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Office of Technology Assessment at the German Bundestag Office of Technology Assessment at the German Bundestag

Information on the project


Thematic area: Environment and health
Analytical approach: TA project
Topic initiative: Committee on Education, Research and Technology Assessment
Status: completed
Duration: 2011 till 2014

Subject and objective of the study

Climate change is widely seen as the central environmental issue of our time. The international community has been following a range of strategies for some time now aimed at reducing anthropogenic greenhouse gas emissions (mitigation) and measures for adapting to climate changes which have already occurred or are expected to occur (adaptation) in order to manage climate change and its varied impacts. Despite the various climate protection efforts, however, the rise in greenhouse gas concentrations in the atmosphere has not been halted. In principle, other potential actions are available for counteracting the associated global warming. These include targeted technical interventions in the climate system, known as geoengineering or climate engineering (CE) which covers two systematically different approaches:

  • Carbon dioxide removal (CDR) technologies are aimed at removing already emitted CO2 from the atmosphere.
  • Radiation management (RM) technologies, on the other hand, seek to change the Earth's radiation balance.

Against this backdrop, the Committee for Education, Research and Technology Assessment of the German Bundestag commissioned TAB to conduct a TA study into geoengineering. The focus of the project was the question of whether and under what conditions climate engineering could or should assist in averting the threat of a climate catastrophe.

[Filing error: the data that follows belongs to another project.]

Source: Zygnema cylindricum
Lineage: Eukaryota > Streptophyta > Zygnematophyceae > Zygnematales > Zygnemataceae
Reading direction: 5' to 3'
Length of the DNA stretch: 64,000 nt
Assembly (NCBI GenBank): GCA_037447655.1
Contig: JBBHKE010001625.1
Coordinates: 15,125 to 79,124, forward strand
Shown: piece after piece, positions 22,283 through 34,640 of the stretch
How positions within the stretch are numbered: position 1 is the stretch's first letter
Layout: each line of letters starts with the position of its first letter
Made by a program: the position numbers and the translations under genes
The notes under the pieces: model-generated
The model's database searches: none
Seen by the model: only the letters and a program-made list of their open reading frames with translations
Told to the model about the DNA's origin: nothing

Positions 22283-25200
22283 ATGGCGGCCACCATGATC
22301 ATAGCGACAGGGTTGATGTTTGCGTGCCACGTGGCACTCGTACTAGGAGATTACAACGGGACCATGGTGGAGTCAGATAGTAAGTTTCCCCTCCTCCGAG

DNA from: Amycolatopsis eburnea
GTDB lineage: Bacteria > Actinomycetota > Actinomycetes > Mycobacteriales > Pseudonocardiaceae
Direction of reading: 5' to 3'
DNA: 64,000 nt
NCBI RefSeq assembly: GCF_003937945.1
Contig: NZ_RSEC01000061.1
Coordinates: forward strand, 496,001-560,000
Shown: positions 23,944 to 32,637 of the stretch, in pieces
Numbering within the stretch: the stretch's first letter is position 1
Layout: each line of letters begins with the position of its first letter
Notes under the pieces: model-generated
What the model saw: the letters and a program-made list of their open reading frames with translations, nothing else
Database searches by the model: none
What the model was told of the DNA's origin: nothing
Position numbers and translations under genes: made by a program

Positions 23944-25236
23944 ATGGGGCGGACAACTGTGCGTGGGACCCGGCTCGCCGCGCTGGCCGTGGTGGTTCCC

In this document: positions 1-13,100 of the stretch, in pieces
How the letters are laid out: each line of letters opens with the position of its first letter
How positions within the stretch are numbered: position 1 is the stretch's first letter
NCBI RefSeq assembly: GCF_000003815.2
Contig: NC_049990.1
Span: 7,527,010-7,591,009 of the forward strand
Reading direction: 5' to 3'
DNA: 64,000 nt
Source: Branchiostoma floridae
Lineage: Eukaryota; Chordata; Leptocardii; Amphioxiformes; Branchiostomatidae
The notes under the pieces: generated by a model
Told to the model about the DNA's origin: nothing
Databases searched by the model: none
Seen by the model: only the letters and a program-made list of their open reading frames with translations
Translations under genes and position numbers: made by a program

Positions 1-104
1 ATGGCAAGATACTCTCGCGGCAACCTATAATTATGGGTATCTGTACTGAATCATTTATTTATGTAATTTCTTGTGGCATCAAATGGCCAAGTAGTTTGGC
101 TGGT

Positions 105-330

Fundamentally, the technological and scientific knowledge relating to the impacts and side effects of CE technologies are still at a rudimentary stage. Decades of (experimental) research would presumably still be required to achieve substantial scientific knowledge in terms of technical developments and the assessment of climate engineering.

According to the current state of knowledge, probably none of the CDR concepts under discussion would be capable of achieving a relevant reduction in global temperatures. Nevertheless, certain measures could prove to be meaningful and, under certain circumstances, important climate protection tools to complement emission reduction action in the longer term.

Initial computer simulations indicate that certain RM options could generate a significant and rapid reduction in the temperature of the Earth, though this would have an uneven distribution around the globe. At the same time, there would be changes in other climate variables for which there is an almost complete lack of knowledge to date with regard to their quality and regional prevalence. Furthermore, all climate engineering measures which require large-scale or global application would most probably always entail sometimes serious environmental side effects and far-reaching impacts on human living conditions if implemented.

Climate engineering can therefore be regarded as a potentially highly controversial issue and its unprecedented global nature can be expected to trigger major public concern. The policy objective, therefore, ought to be to establish a discourse and communication process within society as a whole in order to achieve the broadest possible consensus on how to proceed with these technologies.